Home Courts High Court Judge Faces Criticism from FDC Faction

High Court Judge Faces Criticism from FDC Faction

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A faction within the Forum for Democratic Change (FDC) has expressed their disappointment with a High Court judge's decision not to halt the National Delegates’ Conference scheduled by the party secretariat on October 6.
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A faction within the Forum for Democratic Change (FDC) has expressed their disappointment with a High Court judge’s decision not to halt the National Delegates’ Conference scheduled by the party secretariat on October 6.

Kira Municipality Member of Parliament Ssemujju Nganda, who represents the splinter group, called the judge’s decision “unfortunate.” The group had sought a court order to prevent the conference, claiming that the FDC chief electoral commissioner, Mr. Boniface Toterebuka Bamwenda, and the party Vice Chairman, Kibuka Mukalazi, had no authority to convene it.

They argued that the conference was an attempt to undermine the powers of the National Chairman, as outlined in the FDC Constitution. The group also requested the court to award costs in light of the internal party dispute.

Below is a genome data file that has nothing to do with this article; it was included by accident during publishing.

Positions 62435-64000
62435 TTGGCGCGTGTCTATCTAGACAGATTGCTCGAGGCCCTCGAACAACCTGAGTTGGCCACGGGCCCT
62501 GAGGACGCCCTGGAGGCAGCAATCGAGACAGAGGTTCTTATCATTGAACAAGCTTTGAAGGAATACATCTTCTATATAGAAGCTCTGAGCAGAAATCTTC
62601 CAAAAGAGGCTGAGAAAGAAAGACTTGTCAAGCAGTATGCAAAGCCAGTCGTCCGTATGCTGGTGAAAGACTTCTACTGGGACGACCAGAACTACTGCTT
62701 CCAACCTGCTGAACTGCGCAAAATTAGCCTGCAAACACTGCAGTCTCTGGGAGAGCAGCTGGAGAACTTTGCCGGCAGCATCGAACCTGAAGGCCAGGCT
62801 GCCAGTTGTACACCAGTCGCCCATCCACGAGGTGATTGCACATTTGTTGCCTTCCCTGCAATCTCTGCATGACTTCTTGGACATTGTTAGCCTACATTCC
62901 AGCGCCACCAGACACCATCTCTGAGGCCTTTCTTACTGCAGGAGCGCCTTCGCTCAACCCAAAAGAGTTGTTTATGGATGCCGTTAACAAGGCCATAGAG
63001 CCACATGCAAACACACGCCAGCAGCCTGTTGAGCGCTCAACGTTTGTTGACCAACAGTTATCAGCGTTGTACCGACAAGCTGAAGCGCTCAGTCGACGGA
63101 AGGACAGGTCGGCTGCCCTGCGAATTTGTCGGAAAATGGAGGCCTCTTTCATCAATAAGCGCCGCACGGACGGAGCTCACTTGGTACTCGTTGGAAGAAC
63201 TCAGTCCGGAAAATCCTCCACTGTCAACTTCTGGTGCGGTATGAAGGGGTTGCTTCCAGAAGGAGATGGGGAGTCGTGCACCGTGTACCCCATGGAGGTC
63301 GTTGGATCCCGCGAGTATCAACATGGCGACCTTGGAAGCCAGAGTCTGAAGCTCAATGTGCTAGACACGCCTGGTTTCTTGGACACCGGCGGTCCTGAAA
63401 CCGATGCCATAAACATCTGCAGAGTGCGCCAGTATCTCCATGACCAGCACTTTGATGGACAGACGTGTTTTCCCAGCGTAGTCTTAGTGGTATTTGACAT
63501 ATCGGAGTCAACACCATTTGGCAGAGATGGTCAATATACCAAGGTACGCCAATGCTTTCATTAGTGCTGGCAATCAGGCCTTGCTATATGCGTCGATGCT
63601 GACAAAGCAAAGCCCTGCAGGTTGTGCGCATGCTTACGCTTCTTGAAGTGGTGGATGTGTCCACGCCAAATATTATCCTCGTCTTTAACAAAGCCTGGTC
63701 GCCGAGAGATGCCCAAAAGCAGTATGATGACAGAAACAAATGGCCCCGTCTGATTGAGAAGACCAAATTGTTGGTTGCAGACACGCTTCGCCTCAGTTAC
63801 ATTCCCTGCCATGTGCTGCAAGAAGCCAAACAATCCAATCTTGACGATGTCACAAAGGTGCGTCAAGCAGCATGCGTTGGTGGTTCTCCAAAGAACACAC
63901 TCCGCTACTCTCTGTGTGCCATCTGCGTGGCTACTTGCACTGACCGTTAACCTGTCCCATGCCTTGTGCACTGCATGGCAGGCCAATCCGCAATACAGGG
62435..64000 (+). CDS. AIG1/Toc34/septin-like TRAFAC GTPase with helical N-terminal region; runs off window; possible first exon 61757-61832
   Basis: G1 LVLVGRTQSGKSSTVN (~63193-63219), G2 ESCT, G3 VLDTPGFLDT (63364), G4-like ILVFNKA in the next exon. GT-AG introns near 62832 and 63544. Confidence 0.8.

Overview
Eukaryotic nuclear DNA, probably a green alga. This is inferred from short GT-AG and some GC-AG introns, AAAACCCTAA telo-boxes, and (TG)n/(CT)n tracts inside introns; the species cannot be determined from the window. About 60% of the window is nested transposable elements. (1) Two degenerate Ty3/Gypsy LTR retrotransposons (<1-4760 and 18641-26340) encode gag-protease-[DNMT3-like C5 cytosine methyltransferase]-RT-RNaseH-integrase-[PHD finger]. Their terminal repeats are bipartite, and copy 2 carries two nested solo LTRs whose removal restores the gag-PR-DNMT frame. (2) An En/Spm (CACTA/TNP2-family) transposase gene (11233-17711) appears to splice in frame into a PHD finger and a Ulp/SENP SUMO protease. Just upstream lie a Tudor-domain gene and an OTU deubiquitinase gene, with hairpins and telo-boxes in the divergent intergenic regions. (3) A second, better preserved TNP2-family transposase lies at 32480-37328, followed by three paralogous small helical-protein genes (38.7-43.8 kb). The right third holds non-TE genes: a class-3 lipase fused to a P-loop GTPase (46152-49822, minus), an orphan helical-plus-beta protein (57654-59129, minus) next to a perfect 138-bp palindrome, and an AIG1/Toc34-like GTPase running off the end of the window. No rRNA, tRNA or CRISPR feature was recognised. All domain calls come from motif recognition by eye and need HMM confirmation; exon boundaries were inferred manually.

The faction, which includes National Chairman Ambassador Wasswa Birigwa and spokesman Ssemujju, convened their own delegates’ conference, despite a court order against it, where they were re-elected.

In response, Mr. Bamwenda argued that he could not be personally sued for performing his official duties. He also highlighted that he had been appointed as FDC’s chief electoral commissioner by the party’s National Council. Mr. Bamwenda defended the elections program, which was challenged by the Katonga group, stating that it was in line with FDC’s road map approved by the National Council.

However, in his ruling, Justice Ssekaana noted that the case involved individual members of the FDC rather than the party itself. Therefore, he deemed it unjustified to grant orders that would affect the party’s operations and future. Justice Ssekaana also expressed concerns about the involvement of Erias Lukwago, the Kampala Lord Mayor and the party’s president, as a representative in court, given his potential role as a witness in the main suit.

The judge ruled that the applicants failed to provide sufficient evidence for the grant of temporary injunctions and costs. At a press conference, Ssemujju criticized the judge’s handling of the case, claiming that the judge had made them wait for two hours and only allowed 20 minutes for oral rejoinder submissions before delivering the judgment via email at midnight.

The judiciary spokesperson, Mr. James Ereemye, advised the dissatisfied parties to use legal means available to challenge court decisions they disagree with. Ssemujju explained that they had not sought a judicial review or appealed against the ruling due to the lack of time, as the delegates’ conference was held as scheduled on October 6.